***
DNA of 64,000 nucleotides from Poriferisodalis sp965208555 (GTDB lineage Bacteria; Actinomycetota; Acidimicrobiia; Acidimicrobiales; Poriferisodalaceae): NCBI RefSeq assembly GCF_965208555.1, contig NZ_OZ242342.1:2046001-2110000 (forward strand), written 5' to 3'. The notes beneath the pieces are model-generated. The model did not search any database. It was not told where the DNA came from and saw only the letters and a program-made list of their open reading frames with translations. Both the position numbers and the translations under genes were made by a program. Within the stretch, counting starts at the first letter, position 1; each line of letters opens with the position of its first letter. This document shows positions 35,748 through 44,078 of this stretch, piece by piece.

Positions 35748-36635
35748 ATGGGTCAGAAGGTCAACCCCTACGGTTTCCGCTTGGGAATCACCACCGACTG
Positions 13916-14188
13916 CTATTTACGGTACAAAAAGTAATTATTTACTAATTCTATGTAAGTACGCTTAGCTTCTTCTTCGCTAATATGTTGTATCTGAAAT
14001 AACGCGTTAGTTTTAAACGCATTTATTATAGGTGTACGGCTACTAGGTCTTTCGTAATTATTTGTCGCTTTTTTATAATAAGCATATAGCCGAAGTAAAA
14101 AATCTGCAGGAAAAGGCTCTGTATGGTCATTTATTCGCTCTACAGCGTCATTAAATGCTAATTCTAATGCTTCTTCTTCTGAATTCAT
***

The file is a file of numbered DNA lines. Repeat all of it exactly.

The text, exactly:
DNA of 64,000 nucleotides from Poriferisodalis sp965208555 (GTDB lineage Bacteria; Actinomycetota; Acidimicrobiia; Acidimicrobiales; Poriferisodalaceae): NCBI RefSeq assembly GCF_965208555.1, contig NZ_OZ242342.1:2046001-2110000 (forward strand), written 5' to 3'. The notes beneath the pieces are model-generated. The model did not search any database. It was not told where the DNA came from and saw only the letters and a program-made list of their open reading frames with translations. Both the position numbers and the translations under genes were made by a program. Within the stretch, counting starts at the first letter, position 1; each line of letters opens with the position of its first letter. This document shows positions 35,748 through 44,078 of this stretch, piece by piece.

Positions 35748-36635
35748 ATGGGTCAGAAGGTCAACCCCTACGGTTTCCGCTTGGGAATCACCACCGACTG
Positions 13916-14188
13916 CTATTTACGGTACAAAAAGTAATTATTTACTAATTCTATGTAAGTACGCTTAGCTTCTTCTTCGCTAATATGTTGTATCTGAAAT
14001 AACGCGTTAGTTTTAAACGCATTTATTATAGGTGTACGGCTACTAGGTCTTTCGTAATTATTTGTCGCTTTTTTATAATAAGCATATAGCCGAAGTAAAA
14101 AATCTGCAGGAAAAGGCTCTGTATGGTCATTTATTCGCTCTACAGCGTCATTAAATGCTAATTCTAATGCTTCTTCTTCTGAATTCAT